The first and most obvious problem is the use of critical staff for petty data entry tasks. Passport applicants fill out forms by hand. Staff at Makombe then enters this information manually into the computer system.
This is an obvious flaw in the system since otherwise-productive staff is being taken away from actually processing applications and are instead devoting precious resources to typing.
There is no reason why applicants cannot visit a website and fill out the entire form, get an application number, and simply arrive with their information already in the system.
This is not high-tech or complicated, it is trivial and the software solutions are cheap and readily available. The role of Makombe staff would now be to simply verify the integrity of the information and to accept payment. As I said earlier, these are simple matters.
Respect those who pay
I was prompted to write this piece after receiving a letter from an annoyed young lady who paid for an emergency passport only to receive it days later. No apology was offered.
A few important points arise on the issue of 24-hour passports. The reader will note that the US$350 charge levied by the Registrar-General’s Office is exorbitant. However, the cost is not the problem. The problem is the quality of service that you get after paying US$350 for a document that costs four times less in developed countries.
It is negligent in the most of Mr Mudede to expect a senior manager or businessman who has forked out that much money to be wandering about from office to office in that labyrinth of corridors begging for someone to assist him. After paying US$350? It’s an outrage.
The reader must recognise that those who pay so much for their passports subsidise the system for the rest. With that in mind you would imagine that there would be a better service for those who have paid considerably more. Instead of suffering a seven-hour queue those who pay more must be entitled to a fast track service and perhaps a more pleasant application environment.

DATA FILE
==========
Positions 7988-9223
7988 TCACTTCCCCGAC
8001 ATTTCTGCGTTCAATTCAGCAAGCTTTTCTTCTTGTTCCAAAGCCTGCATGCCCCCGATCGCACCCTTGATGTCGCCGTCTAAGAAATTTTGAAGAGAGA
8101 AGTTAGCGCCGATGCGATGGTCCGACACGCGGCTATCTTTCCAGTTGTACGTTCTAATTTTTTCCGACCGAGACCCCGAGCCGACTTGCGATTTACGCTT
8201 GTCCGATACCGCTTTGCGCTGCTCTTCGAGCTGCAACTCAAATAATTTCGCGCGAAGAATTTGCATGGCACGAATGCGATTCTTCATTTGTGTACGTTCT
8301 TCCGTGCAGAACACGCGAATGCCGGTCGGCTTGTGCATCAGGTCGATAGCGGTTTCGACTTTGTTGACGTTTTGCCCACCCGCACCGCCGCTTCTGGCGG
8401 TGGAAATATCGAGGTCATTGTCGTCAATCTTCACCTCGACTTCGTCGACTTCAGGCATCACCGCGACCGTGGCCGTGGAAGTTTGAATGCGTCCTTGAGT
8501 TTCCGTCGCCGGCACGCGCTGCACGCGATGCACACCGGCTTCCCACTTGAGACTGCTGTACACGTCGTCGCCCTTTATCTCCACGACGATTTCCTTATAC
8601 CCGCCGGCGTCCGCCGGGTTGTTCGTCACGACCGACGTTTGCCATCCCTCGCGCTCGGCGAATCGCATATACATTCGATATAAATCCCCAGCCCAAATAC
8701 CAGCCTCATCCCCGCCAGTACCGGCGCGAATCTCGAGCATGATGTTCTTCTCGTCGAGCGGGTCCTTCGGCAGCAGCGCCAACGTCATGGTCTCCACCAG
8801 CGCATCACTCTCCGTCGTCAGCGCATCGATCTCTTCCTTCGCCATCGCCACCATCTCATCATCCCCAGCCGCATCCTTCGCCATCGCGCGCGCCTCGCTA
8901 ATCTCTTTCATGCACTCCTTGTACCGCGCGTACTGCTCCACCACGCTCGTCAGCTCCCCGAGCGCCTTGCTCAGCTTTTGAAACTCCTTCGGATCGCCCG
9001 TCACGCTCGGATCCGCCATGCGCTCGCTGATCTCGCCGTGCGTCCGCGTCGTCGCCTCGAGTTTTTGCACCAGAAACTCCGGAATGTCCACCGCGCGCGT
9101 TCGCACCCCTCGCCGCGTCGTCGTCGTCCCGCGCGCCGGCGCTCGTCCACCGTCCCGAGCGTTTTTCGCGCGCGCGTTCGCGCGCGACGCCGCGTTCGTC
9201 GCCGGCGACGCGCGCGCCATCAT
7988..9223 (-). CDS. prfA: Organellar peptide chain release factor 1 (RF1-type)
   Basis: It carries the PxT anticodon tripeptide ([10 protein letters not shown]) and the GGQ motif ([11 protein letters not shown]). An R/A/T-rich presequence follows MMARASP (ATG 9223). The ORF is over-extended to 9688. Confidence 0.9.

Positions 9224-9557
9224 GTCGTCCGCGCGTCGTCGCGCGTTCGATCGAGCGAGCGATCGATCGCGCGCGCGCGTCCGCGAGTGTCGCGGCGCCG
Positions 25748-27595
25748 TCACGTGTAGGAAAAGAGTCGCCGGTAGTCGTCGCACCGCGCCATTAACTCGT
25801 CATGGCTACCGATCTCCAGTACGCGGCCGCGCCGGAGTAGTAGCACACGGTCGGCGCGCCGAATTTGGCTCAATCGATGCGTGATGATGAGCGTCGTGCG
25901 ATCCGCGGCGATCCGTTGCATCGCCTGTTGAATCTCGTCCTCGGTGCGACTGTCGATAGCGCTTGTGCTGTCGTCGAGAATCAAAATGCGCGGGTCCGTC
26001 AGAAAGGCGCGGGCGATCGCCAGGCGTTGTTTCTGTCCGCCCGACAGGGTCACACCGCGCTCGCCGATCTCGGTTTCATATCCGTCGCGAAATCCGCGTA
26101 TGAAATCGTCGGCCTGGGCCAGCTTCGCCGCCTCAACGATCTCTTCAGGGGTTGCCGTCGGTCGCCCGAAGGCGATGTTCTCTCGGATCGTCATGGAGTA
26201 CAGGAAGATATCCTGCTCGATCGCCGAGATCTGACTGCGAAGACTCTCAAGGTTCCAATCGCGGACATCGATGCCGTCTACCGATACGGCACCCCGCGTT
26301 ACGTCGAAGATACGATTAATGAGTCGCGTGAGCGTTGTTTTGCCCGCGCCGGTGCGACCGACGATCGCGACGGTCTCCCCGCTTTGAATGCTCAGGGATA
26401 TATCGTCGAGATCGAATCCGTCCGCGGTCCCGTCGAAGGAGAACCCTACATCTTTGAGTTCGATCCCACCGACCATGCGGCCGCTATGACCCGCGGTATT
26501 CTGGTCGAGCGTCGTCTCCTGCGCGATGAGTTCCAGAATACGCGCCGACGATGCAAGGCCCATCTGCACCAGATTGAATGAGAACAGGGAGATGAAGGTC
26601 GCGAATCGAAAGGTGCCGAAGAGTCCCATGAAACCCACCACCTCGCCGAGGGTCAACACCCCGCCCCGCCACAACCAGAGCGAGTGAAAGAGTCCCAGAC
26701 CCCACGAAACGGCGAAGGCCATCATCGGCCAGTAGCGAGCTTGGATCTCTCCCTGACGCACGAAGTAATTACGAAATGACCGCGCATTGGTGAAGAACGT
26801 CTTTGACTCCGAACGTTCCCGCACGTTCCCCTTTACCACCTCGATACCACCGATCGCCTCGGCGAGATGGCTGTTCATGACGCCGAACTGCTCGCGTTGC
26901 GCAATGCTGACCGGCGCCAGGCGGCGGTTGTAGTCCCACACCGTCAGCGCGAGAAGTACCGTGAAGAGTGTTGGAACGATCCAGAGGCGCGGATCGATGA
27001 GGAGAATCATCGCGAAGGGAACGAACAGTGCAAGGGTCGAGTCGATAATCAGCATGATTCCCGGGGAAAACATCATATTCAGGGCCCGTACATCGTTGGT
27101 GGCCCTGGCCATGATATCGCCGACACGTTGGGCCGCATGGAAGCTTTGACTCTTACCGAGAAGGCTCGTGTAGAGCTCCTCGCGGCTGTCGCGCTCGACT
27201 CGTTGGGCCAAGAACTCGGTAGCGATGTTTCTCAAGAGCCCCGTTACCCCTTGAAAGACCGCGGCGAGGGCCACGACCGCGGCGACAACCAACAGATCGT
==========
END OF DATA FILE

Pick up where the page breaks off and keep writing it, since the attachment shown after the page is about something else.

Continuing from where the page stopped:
These suggestions would seem obvious; that they are neglected is a cause of quite some perplexity.
I am particularly agitated because the issues at hand are trivial. I am not asking Mudede to build a rocket. No, I am simply asking for an efficient service in the delivery of identity documents.
If we cannot manage such simple tasks what hope do we have in a world facing great challenges such as global warming and terrorism?
For quite a while we have protected our own from criticism but I think the time has come for us to call a spade a spade. We cannot continue to submit our people to wilful incompetence simply because the offender concerned is a fellow comrade.
It is an unsustainable system of unrighteous comradeship and will lead to political ruin.
On an unrelated note. I see that Energy Mutodi has fallen into love and, more worryingly, legal troubles. What is troubling is that he sought to run on a Zanu-PF ticket and was actually tolerated within our ranks although it was public knowledge that he had a criminal case to answer.
Such unrighteous associations bring the name of the party into disrepute. It cannot be the case that one commits a rape and the next morning proceeds to join Zanu-PF, zealously chanting anti-imperialist slogans, in the hope of evading prosecution.
Such people are a liability and the sooner Zanu-PF disposes of them, the better.
Ndini muchembere wenyu, Amai Jukwa